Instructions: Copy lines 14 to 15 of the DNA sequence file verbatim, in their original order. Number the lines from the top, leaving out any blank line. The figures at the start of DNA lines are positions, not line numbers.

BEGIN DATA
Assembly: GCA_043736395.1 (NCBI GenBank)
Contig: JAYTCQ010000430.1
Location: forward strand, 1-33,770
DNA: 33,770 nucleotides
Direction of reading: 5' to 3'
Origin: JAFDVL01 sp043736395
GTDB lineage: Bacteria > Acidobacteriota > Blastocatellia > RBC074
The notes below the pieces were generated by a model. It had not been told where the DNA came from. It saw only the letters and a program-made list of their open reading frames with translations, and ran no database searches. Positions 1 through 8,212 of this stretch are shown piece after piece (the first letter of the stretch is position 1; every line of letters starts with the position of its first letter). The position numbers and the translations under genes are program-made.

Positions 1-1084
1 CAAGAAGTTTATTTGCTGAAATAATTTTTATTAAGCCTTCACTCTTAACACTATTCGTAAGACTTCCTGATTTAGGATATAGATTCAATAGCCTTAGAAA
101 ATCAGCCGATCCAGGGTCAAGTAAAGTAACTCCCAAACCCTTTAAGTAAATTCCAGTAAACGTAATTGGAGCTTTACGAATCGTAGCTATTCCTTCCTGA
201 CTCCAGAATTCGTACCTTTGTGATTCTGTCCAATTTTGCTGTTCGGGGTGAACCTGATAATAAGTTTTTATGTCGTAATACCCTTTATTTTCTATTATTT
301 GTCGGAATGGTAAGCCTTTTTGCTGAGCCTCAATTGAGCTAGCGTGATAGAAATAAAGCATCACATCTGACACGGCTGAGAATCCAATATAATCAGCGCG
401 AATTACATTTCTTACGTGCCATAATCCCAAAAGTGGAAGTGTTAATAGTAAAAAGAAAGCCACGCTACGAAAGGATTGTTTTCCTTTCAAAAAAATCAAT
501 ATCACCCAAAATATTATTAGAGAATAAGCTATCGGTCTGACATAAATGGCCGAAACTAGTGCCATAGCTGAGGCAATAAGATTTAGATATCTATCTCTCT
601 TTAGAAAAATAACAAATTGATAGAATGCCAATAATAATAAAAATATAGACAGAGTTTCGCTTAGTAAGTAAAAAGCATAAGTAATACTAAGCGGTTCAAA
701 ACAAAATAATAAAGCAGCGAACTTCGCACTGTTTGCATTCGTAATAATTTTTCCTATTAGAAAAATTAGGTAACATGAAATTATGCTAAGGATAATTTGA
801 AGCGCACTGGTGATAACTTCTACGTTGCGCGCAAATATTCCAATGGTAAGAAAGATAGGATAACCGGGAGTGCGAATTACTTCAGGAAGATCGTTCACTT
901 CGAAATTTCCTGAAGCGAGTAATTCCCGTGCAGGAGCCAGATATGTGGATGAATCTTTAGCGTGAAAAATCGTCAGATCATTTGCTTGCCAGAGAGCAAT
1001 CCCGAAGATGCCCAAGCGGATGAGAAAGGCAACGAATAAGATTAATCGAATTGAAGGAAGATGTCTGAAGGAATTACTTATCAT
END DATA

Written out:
401 AATTACATTTCTTACGTGCCATAATCCCAAAAGTGGAAGTGTTAATAGTAAAAAGAAAGCCACGCTACGAAAGGATTGTTTTCCTTTCAAAAAAATCAAT
501 ATCACCCAAAATATTATTAGAGAATAAGCTATCGGTCTGACATAAATGGCCGAAACTAGTGCCATAGCTGAGGCAATAAGATTTAGATATCTATCTCTCT